Both inflammatory statements were horribly upsetting!  But it wasn’t a huge leap to figure out who wanted us to believe them.

Now primary season is here again, and some candidates continue to focus on repealing the Affordable Care Act (healthcare reform).  Whether or not you believe healthcare reform should be the law of the land, you owe it to yourself, and those you influence, to separate facts from fiction.

If someone shares “facts” with you that seem inflammatory, upsetting or don’t make sense, then there may be something askew. It’s possible they are true. Or, they may be only partially true, subjective interpretations of the truth, or even out-and-out lies.

Three websites provide neutral, objective analyses of political statements for our review. The best way to determine the veracity of information about healthcare reform, or any other political statements, is to scrutinize them at one, two or all three sites.

One site is the Pulitzer Prize winning Politifact.com. Its “Truth-o-Meter” scores statements on a range from True, to Flip-Flop, to Pants-on-Fire, along with supporting documentation for how the score was determined.

Factcheck.org is provided by the Annenberg Public Policy Center.  One section focuses specifically on email rumors.  Another section examines statements made by candidates and their high-profile supporters  to establish their accuracy.

Finally, Snopes.com is a great resource, too. While it originally examined only urban legends, in recent years it has expanded into political claims as well.

If you see, hear or read a statement from any organization or individual during the election season or any other time, be sure to review it carefully before you share it with someone else.  You don’t want to foolishly believe things that aren’t true, nor do you want to share misinformation or disinformation with others.  Using one of these statement-auditing websites will help you sort out the real facts.

Here is more information about reviewing email claims:

 How to Confirm or Debunk Claims
Made in Email, Blogs or Social Media

From Conspiracy Theories to Bogus Claims
How Can You Ascertain the Truth?

Have you confirmed or debunked a political email claim?
Share your findings!

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Jan 05 2012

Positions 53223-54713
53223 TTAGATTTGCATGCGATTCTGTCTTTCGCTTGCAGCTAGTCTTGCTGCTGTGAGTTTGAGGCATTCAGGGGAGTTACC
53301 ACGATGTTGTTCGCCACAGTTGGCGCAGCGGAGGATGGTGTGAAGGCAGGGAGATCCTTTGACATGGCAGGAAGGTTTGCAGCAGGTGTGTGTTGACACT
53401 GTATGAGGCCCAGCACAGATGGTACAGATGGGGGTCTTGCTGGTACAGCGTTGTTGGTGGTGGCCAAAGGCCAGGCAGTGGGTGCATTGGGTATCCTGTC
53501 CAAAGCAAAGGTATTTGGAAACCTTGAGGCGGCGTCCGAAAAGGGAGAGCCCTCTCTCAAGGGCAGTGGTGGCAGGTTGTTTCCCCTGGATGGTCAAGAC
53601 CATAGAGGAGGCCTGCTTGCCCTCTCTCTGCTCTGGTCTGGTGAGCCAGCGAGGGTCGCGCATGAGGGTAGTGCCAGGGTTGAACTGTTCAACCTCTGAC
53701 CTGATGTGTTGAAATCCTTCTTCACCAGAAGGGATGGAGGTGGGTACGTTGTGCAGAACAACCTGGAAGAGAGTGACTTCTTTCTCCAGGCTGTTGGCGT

Your Most Important Health Resolution for 2012

This column first appeared
in the Syracuse Post Standard
January 3, 2012

When considering health-related resolutions, you probably expect me to wax poetic on the virtue of losing weight or quitting smoking.  But no, this resolution actually trumps them both.

Perhaps the most important health resolution you can make for 2012 is to establish a strong relationship with a primary care provider (PCP). Even if you think you already have the best PCP in the world, you’ll want to read on – because that relationship could change.

There are three reasons you must establish or reinforce a primary care relationship in 2012.

1.    Fewer Doctors
The number of primary care doctors is dwindling and practices are changing.  Doctors are aging into retirement, or leaving their practices due to frustrations with the healthcare system. Because fewer medical students are choosing primary care, those vacancies aren’t being filled.  In addition, some doctors will stop accepting certain types of insurance, including Medicare and Medicaid. Others are joining forces to establish larger, less personal practices.

2.    Healthcare Reform
In 2014, when the biggest portion of the Affordable Care Act kicks in, there will be 32 million new Americans with insurance, and newfound access to healthcare. For some, it will be the first time in their adult lives they’ve been able to afford care.

3.    More Older Patients
As baby boomers age, they will need more care, more often than when they were younger. Further, they are living longer than previous generations, so they’ll need medical services longer, too.